And there went the last of the Flames’ leeway.
From hero to six goals against
Sometimes, bad goals will happen. It’s a thing. Even the best goalies in the world will be victimized by them. The Flames should have come out of the first period with a lead – they were the better team to start – but at the very least, they tied things up.
And then they took the lead.
Gave it up.
Took the lead again
Gave it up.
Fell behind further 90 seconds later.
And pretty much were just done to start the third period.
The game prior was a goaltender’s duel between Mike Smith and Cam Talbot; this one was Martin Jones having a shaky start, the Flames not capitalizing on it, and then Smith just completely bottoming out. His team gave him offence and even looked like they had quite a bit going for them; he sucked the wind out of their sails.
Were all of the goals on Smith? No, absolutely not – but the first goal against should have never happened. The third was pretty bad. The fourth was a wide open rebound. The fifth was just atrocious, and it should have been David Rittich coming out to start the third period, though the sixth goal against was more a team-wide failure than on Smith alone.
There’s only so many times a team can score to come back in it only to fall behind mere minutes later. Three goals against in just under seven minutes that not only saw the precarious one-goal lead evaporate, but saw a multi-goal lead established – that did them in. For as much as the Flames may have tried, there was never going to be a happy ending for them once they faced a three-goal deficit. The 19 minutes with which to work wasted away easily, one successful early pull of the goalie aside.
They gave up. By the time they wanted to try again, they were facing a team better than them that knew how to just coast away.
The second half of the second period can’t happen.
This and that
Kris Versteeg is alive! He played 11:01 in his return to action, including 29 seconds on the powerplay. Curtis Lazar was the only Flame who played less than him. His shift lengths were about in tune with his linemates’ – Versteeg averaged 38 seconds a shift while Mark Jankowski and Garnet Hathaway averaged 40 seconds – and his minutes went up as the game went along. He had a pretty blank stat line otherwise, but hopefully this was a good adjustment game for him.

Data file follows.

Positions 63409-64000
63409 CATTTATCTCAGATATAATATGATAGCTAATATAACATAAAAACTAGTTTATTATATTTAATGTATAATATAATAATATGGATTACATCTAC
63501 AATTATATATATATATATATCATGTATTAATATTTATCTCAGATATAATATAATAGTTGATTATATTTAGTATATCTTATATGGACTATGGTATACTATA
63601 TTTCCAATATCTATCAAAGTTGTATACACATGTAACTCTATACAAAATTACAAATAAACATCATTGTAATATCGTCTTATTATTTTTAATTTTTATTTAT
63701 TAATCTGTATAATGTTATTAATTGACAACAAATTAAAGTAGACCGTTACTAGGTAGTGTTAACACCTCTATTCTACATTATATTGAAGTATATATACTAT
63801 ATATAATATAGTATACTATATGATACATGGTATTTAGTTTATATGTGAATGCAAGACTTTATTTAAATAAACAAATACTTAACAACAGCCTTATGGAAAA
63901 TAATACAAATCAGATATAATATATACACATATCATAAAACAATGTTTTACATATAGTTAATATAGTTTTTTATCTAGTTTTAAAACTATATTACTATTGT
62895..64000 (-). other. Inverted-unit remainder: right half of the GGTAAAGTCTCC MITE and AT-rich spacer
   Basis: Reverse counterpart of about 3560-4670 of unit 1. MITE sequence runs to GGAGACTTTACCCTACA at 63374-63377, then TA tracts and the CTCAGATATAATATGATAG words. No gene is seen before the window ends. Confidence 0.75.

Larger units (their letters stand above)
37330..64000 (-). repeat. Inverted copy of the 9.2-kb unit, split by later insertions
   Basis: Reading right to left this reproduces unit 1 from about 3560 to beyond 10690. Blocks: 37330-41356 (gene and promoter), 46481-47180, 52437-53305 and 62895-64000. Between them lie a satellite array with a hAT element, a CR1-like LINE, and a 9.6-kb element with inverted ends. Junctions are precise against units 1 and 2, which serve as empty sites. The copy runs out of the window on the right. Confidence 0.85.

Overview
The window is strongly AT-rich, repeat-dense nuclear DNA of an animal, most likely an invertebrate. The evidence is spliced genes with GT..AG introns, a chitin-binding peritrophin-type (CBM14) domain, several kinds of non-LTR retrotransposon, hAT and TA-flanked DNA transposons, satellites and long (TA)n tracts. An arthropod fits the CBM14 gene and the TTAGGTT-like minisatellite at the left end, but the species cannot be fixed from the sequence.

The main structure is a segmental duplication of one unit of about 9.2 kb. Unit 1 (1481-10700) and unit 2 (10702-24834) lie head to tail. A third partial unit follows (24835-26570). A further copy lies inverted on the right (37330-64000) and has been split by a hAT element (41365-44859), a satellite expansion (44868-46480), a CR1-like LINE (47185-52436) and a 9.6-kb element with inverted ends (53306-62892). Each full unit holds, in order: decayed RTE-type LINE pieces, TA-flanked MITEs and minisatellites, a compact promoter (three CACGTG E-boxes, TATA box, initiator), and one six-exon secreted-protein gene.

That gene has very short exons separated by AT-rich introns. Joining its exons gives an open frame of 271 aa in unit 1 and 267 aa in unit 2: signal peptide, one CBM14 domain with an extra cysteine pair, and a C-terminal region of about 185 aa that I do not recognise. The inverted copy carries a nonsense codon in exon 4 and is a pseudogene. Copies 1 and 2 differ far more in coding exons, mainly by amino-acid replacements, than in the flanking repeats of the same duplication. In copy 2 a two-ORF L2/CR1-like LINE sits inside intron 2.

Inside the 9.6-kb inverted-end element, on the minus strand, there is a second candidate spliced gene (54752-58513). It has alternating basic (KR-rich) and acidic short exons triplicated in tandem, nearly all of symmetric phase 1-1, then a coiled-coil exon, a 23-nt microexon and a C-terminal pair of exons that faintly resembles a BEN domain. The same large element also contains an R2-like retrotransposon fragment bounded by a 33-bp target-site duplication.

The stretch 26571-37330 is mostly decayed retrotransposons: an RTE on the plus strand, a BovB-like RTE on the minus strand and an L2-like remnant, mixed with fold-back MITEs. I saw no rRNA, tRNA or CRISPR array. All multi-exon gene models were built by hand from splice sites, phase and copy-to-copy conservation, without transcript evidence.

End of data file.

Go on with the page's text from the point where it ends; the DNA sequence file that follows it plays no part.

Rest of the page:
Dougie Hamilton led the way with six shots on net; his 234 on the season is tied for second amongst defenders in the NHL and is far and away the best on the Flames; it’s absolutely mind boggling still that it took more than 50 games to get him on the top powerplay unit.
Speaking of the top powerplay unit, though… a 44-second 5-on-3 translated into absolutely nothing more than a display on perimeter passing. The Flames had the perfect chance to get the lead back and maybe even settle things down; instead, nothing. Their 17.5% powerplay is 24th in the NHL. They are fourth in the NHL in powerplay opportunities. What a complete waste.
The fourth line has been alright as of late. Nice goal from them. I dunno, but I guess it is a fair bit harder to get mad at them when everyone is failing so spectacularly.
Don’t be silly.
Although, say this for the Flames: if they had to lose any of these California games, it was probably best to lose to the Sharks. They’re further ahead than the Kings and Ducks, and are probably the least likely that the Flames will be able to catch. Not that they couldn’t have used those two points last night – they really, really need them to even attempt to keep pace – but of all the teams they’re chasing, the Sharks are too far ahead to be concerning.
That said, if that’s the kind of effort the Flames are going to put up against a superior opponent (re: non-lottery team) when they know their season is on the line, well, playoffs save face but what else would they really do for this group?
They had it, kind of like a seven-game winning streak. They lost it, kind of like a six-game losing streak. Welcome to the season.